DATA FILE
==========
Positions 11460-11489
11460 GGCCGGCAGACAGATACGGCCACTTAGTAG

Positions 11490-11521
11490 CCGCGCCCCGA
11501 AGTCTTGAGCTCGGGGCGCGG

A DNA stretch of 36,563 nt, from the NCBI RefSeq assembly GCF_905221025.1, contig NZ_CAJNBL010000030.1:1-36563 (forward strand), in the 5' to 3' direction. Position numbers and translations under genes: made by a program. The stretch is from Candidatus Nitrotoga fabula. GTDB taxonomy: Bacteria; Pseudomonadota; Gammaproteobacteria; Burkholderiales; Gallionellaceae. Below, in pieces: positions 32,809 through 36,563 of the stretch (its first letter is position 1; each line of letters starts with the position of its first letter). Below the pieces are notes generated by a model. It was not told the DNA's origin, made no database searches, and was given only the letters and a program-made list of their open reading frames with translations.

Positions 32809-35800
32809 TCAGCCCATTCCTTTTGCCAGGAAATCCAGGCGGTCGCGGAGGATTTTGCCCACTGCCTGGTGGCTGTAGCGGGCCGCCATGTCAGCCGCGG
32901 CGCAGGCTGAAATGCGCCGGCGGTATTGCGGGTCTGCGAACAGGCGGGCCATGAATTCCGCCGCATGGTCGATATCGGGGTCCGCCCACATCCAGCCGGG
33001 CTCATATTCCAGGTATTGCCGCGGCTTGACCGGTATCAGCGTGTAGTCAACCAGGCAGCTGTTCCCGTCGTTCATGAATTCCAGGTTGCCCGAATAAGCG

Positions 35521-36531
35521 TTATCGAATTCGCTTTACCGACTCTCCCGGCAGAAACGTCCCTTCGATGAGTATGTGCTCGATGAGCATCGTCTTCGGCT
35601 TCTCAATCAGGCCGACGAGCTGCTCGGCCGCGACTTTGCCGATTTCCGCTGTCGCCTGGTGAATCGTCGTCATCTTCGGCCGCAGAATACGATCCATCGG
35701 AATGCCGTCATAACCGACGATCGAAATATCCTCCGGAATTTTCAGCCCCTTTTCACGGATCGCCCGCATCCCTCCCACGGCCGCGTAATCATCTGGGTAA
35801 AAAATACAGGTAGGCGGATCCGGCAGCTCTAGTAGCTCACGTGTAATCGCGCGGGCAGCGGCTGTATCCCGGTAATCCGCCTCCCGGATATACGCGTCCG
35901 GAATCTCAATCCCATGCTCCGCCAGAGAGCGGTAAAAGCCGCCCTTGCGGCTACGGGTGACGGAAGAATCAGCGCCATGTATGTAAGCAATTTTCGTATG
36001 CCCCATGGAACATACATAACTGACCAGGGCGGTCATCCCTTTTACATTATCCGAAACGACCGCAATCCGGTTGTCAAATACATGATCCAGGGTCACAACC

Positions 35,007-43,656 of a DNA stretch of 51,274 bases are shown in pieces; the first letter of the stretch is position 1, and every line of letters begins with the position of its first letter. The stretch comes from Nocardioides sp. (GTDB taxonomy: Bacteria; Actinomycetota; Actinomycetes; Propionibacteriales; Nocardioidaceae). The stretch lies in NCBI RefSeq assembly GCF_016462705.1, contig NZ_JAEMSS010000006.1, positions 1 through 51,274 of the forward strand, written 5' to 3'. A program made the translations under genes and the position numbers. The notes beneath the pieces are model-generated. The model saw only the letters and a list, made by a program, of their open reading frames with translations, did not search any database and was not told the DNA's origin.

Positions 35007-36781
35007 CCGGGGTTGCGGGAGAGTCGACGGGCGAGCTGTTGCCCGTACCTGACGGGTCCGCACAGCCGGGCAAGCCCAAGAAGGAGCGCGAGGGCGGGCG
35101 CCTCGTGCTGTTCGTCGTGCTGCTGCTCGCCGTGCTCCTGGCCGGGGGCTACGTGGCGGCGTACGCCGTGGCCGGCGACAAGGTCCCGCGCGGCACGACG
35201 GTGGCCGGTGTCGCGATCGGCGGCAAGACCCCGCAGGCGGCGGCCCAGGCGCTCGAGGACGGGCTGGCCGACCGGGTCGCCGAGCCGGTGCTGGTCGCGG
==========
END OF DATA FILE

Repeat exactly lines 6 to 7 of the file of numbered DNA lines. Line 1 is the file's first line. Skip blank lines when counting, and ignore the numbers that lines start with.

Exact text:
A DNA stretch of 36,563 nt, from the NCBI RefSeq assembly GCF_905221025.1, contig NZ_CAJNBL010000030.1:1-36563 (forward strand), in the 5' to 3' direction. Position numbers and translations under genes: made by a program. The stretch is from Candidatus Nitrotoga fabula. GTDB taxonomy: Bacteria; Pseudomonadota; Gammaproteobacteria; Burkholderiales; Gallionellaceae. Below, in pieces: positions 32,809 through 36,563 of the stretch (its first letter is position 1; each line of letters starts with the position of its first letter). Below the pieces are notes generated by a model. It was not told the DNA's origin, made no database searches, and was given only the letters and a program-made list of their open reading frames with translations.

Positions 32809-35800